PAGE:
sh ports. France took the same ground, and the rule was applied equally to the parties in conflict. Already an understanding existed between the British Government and the French Emperor, that they were to act together in regard to American affairs. They had even gone so far as to apprise other European governments of this understanding, with the expectation that they would concur with them, and follow their example, whatever it might be. Letter of Secretary Seward to Minister Adams, May 21, 1861. Thus, at this early stage of our difficulties, these two professedly friendly powers had clandestinely entered into a combination for arraying all Europe on the side of the insurgents, and giving them moral, if not material aid, in their efforts to destroy our Republic. This action of a professedly friendly power, from whom the American people felt that they had reason to expect the kindest consideration on all occasions, seemed almost inexplicable to them, for they had been taught by
Benson J. Lossing, Pictorial Field Book of the Civil War. Volume 2., Chapter 1: effect of the battle of Bull's Run.--reorganization of the Army of the Potomac.--Congress, and the council of the conspirators.--East Tennessee. (search)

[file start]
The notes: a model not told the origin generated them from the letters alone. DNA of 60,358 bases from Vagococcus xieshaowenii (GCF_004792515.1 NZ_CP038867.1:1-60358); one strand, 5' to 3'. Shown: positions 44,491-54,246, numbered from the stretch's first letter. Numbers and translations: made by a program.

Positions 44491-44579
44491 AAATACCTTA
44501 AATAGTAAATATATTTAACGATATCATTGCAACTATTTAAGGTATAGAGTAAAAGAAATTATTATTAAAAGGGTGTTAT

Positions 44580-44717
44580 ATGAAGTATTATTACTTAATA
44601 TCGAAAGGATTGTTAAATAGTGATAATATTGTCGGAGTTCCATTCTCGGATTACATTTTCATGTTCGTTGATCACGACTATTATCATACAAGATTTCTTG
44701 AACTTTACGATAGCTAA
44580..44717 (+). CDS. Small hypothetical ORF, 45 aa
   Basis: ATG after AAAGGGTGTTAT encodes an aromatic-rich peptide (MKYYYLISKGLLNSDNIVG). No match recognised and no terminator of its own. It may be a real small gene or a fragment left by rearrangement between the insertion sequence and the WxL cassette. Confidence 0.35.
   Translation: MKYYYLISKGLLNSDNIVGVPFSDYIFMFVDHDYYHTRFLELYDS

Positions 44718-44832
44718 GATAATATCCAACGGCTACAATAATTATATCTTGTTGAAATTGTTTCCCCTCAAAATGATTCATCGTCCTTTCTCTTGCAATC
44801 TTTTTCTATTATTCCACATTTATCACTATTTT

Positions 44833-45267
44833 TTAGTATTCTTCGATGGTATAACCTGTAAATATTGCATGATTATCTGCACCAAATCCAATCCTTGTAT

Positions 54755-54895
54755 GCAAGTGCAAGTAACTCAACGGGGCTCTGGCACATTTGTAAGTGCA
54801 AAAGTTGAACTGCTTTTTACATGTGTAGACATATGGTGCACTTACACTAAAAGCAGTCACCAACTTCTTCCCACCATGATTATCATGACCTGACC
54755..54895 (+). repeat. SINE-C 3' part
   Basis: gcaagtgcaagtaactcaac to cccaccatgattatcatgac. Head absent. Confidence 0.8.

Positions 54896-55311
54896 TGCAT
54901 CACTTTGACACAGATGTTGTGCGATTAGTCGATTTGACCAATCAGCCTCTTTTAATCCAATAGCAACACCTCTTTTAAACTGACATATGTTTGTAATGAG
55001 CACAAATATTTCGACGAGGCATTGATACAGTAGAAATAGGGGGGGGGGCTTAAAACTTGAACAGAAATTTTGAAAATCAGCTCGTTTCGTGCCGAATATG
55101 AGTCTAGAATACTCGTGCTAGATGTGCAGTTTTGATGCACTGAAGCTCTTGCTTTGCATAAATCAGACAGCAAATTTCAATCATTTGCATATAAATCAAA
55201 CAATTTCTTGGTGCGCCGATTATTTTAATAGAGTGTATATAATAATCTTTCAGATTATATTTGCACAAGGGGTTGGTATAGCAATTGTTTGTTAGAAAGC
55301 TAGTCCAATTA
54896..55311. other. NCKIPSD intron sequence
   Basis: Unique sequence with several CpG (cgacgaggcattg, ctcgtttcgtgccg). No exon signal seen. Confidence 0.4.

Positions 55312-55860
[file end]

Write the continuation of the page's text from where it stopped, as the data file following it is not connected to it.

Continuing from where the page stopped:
t Washington, and armies were contending along the borders of Bull's Run, the Third Session of the so-called Provisional Congress of the conspirators (who, as we have seen, had left the Senate-Chamber of the Capitol of Alabama, at Montgomery, May 21, 1861. wherein their Confederacy was formed) was commenced in the Capitol of Virginia, at Richmond, on the 20th of July. See page 547, volume I. There was a full attendance. The members assembled at noon, and were called to order by Howell Cobb,y belonging to an alien enemy; secondly, what was the character of such property, and what disposition had been made of any profit, interest, or rent accruing from the use thereof; thirdly, whether the citizen so questioned had, since the 21st day of May, 1861, been indebted to such alien enemy or enemies, and if so to what amount, and to what extent the debts had been discharged, and also to give the names of the creditors; fourthly, whether he knew of any property or interest belonging to such